Suffolk: Two care homes have their suspension lifted - nine still barred by county

TWO of the 11 care homes whose contracts with the county council were suspended earlier this month have been re-instated, it has emerged.

The county’s scrutiny committee was told yesterday that contracts could be suspended for a number of reasons – but residents would only be moved out if there were immediate concerns about their safety.

Social services manager Sandra Clennell told the committee that the type of issues that could result in a suspension were the way medication was administered or the failure to have a robust enough risk assessment policy in force.

The fact that 11 homes had been suspended showed that the monitoring was effective, and since the report was published there had been further inspections which had led to the number of suspensions being reduced.

If an inspection showed major concerns that caused immediate concern for the health and safety of residents, they could be moved out – but officials were aware this could be very traumatic because for residents it would mean moving out of their home.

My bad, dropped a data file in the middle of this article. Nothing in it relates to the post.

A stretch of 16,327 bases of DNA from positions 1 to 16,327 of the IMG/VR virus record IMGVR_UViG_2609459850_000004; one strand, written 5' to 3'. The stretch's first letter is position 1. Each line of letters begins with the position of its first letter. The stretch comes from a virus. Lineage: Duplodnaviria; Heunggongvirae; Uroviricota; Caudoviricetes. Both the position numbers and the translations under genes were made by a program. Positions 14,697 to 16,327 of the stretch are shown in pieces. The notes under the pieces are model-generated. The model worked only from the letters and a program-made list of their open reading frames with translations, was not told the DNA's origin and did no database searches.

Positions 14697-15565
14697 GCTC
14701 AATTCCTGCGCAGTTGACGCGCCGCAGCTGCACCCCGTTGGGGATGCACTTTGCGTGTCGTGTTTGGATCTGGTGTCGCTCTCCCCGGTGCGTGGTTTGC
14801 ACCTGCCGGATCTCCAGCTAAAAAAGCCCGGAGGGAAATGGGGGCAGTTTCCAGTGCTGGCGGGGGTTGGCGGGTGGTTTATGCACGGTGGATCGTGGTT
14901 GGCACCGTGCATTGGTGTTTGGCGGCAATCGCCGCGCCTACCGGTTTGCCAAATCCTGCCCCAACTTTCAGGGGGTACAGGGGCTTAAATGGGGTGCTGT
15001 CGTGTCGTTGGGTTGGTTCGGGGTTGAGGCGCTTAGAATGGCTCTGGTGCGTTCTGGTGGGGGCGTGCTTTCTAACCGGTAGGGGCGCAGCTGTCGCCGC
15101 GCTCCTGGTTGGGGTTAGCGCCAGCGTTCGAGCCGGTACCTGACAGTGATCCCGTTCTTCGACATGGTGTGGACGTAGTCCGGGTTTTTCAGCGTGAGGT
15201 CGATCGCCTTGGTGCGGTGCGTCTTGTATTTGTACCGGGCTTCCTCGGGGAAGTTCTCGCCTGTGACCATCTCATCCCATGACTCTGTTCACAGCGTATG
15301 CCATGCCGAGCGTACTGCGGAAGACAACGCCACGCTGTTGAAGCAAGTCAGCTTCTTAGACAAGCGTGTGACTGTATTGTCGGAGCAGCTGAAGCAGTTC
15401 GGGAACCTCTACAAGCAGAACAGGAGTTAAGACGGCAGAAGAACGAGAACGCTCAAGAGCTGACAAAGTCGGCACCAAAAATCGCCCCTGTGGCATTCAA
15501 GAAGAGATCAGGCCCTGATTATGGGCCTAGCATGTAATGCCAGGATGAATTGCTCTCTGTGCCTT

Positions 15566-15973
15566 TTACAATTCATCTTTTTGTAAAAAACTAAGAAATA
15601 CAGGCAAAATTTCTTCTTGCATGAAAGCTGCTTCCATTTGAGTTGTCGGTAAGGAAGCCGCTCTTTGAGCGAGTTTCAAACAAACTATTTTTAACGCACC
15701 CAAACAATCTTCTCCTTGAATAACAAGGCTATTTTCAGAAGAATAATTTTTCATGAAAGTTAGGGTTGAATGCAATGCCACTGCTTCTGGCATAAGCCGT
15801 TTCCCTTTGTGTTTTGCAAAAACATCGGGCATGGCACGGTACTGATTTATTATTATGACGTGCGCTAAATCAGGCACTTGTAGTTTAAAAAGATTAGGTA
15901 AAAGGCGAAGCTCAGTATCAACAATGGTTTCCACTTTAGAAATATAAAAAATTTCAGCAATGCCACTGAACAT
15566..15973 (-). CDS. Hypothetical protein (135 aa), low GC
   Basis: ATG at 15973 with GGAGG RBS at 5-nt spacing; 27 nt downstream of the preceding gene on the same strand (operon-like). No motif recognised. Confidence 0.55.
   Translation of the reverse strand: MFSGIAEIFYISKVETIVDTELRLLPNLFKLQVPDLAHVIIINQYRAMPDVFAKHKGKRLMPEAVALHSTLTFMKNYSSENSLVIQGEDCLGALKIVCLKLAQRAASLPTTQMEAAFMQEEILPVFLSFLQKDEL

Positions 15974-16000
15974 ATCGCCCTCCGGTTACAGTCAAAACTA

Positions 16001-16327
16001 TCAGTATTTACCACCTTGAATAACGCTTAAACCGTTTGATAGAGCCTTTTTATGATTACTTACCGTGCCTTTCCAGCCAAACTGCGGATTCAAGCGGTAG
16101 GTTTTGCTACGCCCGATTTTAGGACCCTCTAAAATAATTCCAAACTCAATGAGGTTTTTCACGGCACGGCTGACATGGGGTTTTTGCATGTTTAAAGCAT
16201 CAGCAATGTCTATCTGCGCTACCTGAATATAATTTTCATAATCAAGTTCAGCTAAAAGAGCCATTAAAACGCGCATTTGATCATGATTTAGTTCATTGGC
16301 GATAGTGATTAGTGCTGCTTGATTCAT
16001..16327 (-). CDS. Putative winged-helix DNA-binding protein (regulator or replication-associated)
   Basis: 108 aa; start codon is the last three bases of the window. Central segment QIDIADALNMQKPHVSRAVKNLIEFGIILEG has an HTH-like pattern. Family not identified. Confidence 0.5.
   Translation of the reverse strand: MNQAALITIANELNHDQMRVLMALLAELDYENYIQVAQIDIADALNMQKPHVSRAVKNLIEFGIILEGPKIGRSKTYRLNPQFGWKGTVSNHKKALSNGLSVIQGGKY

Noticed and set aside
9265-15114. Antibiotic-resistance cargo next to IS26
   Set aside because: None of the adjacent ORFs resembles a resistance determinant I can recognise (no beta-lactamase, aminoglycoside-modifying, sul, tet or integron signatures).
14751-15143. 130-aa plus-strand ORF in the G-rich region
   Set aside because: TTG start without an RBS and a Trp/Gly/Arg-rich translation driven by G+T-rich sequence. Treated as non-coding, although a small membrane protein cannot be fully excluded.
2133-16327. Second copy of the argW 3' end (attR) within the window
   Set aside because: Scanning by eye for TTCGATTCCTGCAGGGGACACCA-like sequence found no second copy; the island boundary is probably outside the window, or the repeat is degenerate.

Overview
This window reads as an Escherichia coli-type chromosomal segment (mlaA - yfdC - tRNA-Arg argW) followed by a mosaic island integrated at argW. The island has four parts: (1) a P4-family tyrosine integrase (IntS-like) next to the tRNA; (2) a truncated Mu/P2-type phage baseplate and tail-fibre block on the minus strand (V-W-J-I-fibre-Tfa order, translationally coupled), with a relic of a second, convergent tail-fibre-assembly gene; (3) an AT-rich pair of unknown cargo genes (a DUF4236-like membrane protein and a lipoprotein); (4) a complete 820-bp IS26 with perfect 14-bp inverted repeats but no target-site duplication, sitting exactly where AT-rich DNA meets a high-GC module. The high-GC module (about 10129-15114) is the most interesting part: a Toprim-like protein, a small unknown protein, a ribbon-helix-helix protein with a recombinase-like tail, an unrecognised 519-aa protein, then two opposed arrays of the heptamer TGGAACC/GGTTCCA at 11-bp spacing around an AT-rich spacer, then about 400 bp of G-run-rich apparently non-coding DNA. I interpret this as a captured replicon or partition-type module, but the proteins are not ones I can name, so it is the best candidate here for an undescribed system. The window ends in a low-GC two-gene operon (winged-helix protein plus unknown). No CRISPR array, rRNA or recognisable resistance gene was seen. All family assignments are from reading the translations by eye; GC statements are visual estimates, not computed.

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The county’s assistant director of adult and community services Peter Tempest – who is also chairman of the Suffolk Safeguarding Board – said that the vast majority of residents receiving help from private care providers were satisfied with their situation.

He said when there were problems they could either be marginal or catastrophic.

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The less major issues could often be resolved fairly quickly and with little disruption to the lives of care home residents.

Committee chairman Colin Hart said the committee was looking at the way care was monitored in Suffolk – not at the standard of care provided in the county as a whole.

However it was important that members of the committee understood the kind of issues that monitoring bodies like the county and the Suffolk Safeguarding Board had to deal with.

And he warned that the council had to be aware that relatives with people in care could find that experience in itself emotional – and lead to unfounded concerns.

He said: “We have to ensure we are fair to care providers as well as residents and their families and hear all sides when issues arise.”

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